Yesterday’s Inquirer editorial, titled “Checkmated bishops”, sharply rebukes the Catholic bishops for refusing to take up the activist role that the late Cardinal Sin had played in past political crises: i.e., “to make clear to the populace what should be done,” and “to lead the people.” The editorial echoes a popular, if dangerous, view. I am sure the editors will not mind this rejoinder in the spirit of democratic debate.
But, first, a disclosure. My younger brother, Pablo Virgilio David, is auxiliary bishop of the archdiocese of San Fernando, Pampanga. He is also a member of the permanent council of the Catholic Bishops’ Conference of the Philippines (CBCP). The proper role of the clergy in the modern world has been a recurrent topic of our conversations. We have looked at the question critically from the perspective of social theory and of Catholic doctrine. I can say in all candor that my bishop-brother is more open to the idea of the clergy playing an activist role in Philippine political matters during crucial moments, than I am willing to concede as a secular democrat.
The Inquirer editorial states: “If there’s any sector that should have the intellectual sophistication and moral conviction to make clear to the populace what should be done, it should be the Catholic bishops.” I grant the intellectual sophistication and moral conviction of many of our Catholic bishops, but I would not want them, as religious leaders, to tell me what to do or what to believe in politics, or law, or science, or art, etc.
To beg them to tell us what to do or to lead us in the fight against an abusive regime is to authorize them to substitute their judgment for the public’s own evolving opinion. It is one thing to welcome a reading of events from the moral standpoint of the clergy, but it is another to allow that interpretation – for all its sophistication and conviction — to dominate the entire horizon of our understanding of the world. I am glad that today’s bishops no longer treat us like children. They have prodded us to form “circles of discernment”, to draw strength from the solidarity we can offer to those who risk their lives as they speak the truth, and to decide as a community what forms of action we should undertake. It is all they should do in a society that aspires to be a democracy. That is not an abdication of their moral duty; it is a prudent recognition of the limits of their authority.
Nations that put religious leaders at the forefront of the state are becoming a thing of the past, notwithstanding the resurgence of a kind of religious fundamentalism that seeks to colonize every sphere of society. Our break from such a tradition was decisive at the very moment of our birth as an independent nation – in the drafting of the Malolos constitution. We cannot return to it. No doubt, we continue to feel the influence in our modern lives of a moral code supplied by religion. As an element of our moral identity as a people, it has a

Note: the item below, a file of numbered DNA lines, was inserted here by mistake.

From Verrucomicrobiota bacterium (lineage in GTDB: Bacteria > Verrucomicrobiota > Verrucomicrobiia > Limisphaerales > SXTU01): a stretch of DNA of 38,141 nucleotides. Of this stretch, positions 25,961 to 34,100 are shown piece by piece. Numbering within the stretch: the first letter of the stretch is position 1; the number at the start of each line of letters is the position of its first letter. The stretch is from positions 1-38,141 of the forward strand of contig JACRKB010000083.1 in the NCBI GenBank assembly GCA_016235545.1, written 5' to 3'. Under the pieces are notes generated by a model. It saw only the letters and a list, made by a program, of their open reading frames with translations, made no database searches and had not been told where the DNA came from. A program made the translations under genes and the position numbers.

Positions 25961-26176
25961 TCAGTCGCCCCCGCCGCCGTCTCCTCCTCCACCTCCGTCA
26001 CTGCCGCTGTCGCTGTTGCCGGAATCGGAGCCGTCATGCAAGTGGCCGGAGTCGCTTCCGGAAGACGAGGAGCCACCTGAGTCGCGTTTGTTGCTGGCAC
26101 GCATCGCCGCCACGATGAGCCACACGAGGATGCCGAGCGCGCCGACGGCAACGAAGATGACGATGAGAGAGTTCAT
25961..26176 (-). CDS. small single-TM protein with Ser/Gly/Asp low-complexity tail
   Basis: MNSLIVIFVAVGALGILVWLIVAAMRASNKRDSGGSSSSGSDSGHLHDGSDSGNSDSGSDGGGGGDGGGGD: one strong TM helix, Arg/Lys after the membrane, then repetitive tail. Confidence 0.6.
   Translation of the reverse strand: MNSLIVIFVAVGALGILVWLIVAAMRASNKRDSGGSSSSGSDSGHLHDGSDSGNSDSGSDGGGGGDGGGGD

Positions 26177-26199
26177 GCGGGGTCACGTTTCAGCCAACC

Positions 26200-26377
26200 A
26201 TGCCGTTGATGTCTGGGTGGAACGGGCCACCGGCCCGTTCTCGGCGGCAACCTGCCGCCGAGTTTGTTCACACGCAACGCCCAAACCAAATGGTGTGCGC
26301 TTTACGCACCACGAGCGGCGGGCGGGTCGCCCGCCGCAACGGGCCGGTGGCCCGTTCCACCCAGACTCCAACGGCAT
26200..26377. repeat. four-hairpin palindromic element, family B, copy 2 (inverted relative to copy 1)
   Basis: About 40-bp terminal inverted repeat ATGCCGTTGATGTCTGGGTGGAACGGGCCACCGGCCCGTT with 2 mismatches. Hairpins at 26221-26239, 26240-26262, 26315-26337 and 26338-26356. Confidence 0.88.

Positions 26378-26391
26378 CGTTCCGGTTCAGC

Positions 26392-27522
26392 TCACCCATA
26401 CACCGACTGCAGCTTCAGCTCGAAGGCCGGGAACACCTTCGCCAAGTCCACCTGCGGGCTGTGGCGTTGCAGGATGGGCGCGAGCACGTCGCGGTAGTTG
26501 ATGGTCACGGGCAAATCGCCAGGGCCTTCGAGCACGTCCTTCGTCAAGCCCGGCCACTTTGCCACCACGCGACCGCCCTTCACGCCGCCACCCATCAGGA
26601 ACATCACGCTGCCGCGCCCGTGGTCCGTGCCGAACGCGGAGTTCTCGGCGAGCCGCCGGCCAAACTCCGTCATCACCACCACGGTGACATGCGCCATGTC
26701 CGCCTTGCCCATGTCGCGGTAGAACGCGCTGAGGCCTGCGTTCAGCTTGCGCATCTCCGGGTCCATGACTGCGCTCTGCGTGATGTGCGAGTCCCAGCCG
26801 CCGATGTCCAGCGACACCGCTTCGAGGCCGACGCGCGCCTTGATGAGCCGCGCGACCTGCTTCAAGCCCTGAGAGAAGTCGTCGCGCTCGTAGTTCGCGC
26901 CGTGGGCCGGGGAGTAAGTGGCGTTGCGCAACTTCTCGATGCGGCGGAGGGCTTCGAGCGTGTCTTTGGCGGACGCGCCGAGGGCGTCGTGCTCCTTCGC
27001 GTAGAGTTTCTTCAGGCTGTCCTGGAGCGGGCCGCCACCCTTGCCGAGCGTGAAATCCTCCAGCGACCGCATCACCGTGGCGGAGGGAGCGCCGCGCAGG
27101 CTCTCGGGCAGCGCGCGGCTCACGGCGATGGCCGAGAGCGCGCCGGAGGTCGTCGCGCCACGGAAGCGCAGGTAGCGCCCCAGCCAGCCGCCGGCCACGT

positive impact on our society. Be that as it may, I think it is a great setback to be waiting for new Cardinal Sins to make clarion calls summoning us to Edsa or to anywhere else, just as I think it is a setback politically when religious leaders dictate government policy to those they have helped install to power.
I share everything else that the Inquirer editorial expresses in urgent tones. “If the administration has become a constitutional wrecking crew, then what should people of conscience do?” the Inquirer asks.
We should trust that conscience is not a monopoly of the bishops. Pope Benedict XVI once said that the role of the clergy is to form and educate consciences, and not to substitute their conscience for that of the laity’s. In the face of a political crisis, many of us will find this papal reminder conservative. But, insofar as it springs from a respect for the autonomy of functional spheres, it is correct, modern, and democratic.
To ask the bishops to instruct us to do more, on account of the moral influence they wield, is to follow a shortcut. It is analogous to begging the military to launch a coup to topple a government, using the armed power that the Constitution has placed in their hands. These are shortcuts because they bypass the longer and circuitous route of political conscientization and organization. Consequently, the regime change that is the fruit of the journey cannot be the achievement of the people themselves. They are brought to where they are without knowing where they are. The journey does not teach them anything about themselves or about politics. A new government is formed in their name, but they cannot see themselves as its authors or its stewards.
If all this sounds familiar, it is because we’ve been there before. In our impatience, we, who think of ourselves as intellectually sophisticated, lead the march for change and leave the rest of the people behind. When the dust settles down, seeing that the people are back to where they came from, we ask, perplexed, why they have gone back to their old ways. The fact is they never left. We did not give them the chance to think for themselves, find their own way, and free themselves.
It bothers me to have to write like this when we appear once more on the verge of a regime change, and all that is needed, it seems, is to get our moral elders to lead the way. I beg to disagree. At the risk of being misunderstood, I consider political action resulting from the slow boil of the people’s anger ultimately more enduring than any dish we can cook with microwave heat.
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